Argument on Costs

Personal Injury

Following the trial of this personal injury case , indexed as 2011 BCSC 944 X. v. Y., the Plaintiff asked the court for increased costs for various steps in the proceeding. The Plaintiff took the position that:

1) liability should have been admitted by the Defendants (represented by Lindsay Kenney LLP lawyer Perminder Tung as well as Jan Lindsay, QC) and

2) the Plaintiff’s application for a sealing/anonymity order should not have been opposed by the Defendants.

He sought to characterize the Defendants’ opposition to that application as reprehensible and deserving of reproof or rebuke. The Plaintiff submitted that all of this increased the time and complexity of the trial and should result in cost penalties against the Defendants. In brief, the court did not agree with the Plaintiff and ordered that the usual costs at Scale B would apply. The court retains a broad discretion to fix costs at different scales for different aspects of a case.

The factors that inform this analysis are:

(a) the length of the trial;

(b) the complexity of the issues involved;

(c) the number and complexity of pre-trial applications;

(d) whether or not the action was hard fought with little or nothing being conceded along the way;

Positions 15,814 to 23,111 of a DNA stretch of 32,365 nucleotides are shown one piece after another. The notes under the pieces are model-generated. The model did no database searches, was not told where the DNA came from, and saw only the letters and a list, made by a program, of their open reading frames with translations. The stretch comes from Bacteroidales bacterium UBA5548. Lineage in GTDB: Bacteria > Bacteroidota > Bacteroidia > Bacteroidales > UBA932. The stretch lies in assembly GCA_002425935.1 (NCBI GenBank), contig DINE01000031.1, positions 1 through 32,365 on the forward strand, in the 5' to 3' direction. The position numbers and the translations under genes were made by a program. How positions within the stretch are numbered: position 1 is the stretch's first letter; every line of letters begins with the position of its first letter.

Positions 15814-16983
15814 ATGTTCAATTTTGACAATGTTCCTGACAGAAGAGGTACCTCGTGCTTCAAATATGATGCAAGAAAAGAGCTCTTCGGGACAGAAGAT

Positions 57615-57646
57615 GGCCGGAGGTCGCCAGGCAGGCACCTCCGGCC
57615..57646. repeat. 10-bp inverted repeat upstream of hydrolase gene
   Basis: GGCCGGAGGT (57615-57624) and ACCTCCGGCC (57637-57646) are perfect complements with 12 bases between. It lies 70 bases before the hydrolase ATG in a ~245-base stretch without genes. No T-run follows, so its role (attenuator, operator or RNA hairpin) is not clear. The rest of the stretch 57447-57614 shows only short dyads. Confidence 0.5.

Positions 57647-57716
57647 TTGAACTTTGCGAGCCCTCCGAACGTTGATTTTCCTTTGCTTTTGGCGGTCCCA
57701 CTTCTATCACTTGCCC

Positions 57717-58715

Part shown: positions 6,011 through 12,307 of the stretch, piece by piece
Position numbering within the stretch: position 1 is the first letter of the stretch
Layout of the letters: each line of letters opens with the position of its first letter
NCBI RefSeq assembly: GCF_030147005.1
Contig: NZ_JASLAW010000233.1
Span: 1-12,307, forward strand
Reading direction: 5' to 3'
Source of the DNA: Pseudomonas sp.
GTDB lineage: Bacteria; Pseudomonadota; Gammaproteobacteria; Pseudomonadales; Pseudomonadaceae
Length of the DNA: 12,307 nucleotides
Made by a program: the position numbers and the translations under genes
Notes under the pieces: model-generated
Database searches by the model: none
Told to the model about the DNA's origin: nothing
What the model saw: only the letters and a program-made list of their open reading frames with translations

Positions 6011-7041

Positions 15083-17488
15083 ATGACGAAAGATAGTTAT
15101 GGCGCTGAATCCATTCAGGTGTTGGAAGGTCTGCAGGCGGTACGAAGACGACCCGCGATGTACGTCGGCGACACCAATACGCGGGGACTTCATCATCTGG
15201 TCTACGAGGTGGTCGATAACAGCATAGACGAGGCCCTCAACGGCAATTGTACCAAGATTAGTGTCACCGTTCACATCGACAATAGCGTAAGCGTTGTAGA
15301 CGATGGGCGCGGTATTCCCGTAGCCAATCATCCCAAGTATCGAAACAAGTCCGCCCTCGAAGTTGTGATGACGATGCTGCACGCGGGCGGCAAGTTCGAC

(e) the number and length of Examinations for Discovery;

(f) the number and complexity of Experts’ Reports; and

(g) the extent of the effort required in the collection and proof of facts.

There may also be unusual circumstances that would justify an award of increased costs, including:

(a) misconduct by the unsuccessful litigant;

(b) the serious nature of the allegations;

(c) the complexity or difficulty of the issues in the litigation; and

(d) the importance of the litigation to the parties or to the development of the law.

The court found that none of those circumstances applied in this particular personal injury case. The trial of this case went on for 25 days and there were numerous witnesses, including accident witnesses, expert engineers, friends and family of the Plaintiff, economists and medical experts (orthopaedic surgeons, physiatrists, and functional capacity evaluators). Furthermore, though liability was admitted at the trial stage the Defendants advanced an unsuccessful theory of contributory negligence.

The court went on to state at paragraph 32: “Their position on contributory negligence was not “unsupportable”; it was unsuccessful. In my view this does not constitute “misconduct”; rather this was the Defendants putting their best case forward in an adversarial system…”

Perminder Tung
Partner – Personal Injury and Motor Vehicle Accident Litigation
LK Law – Langley Law Firm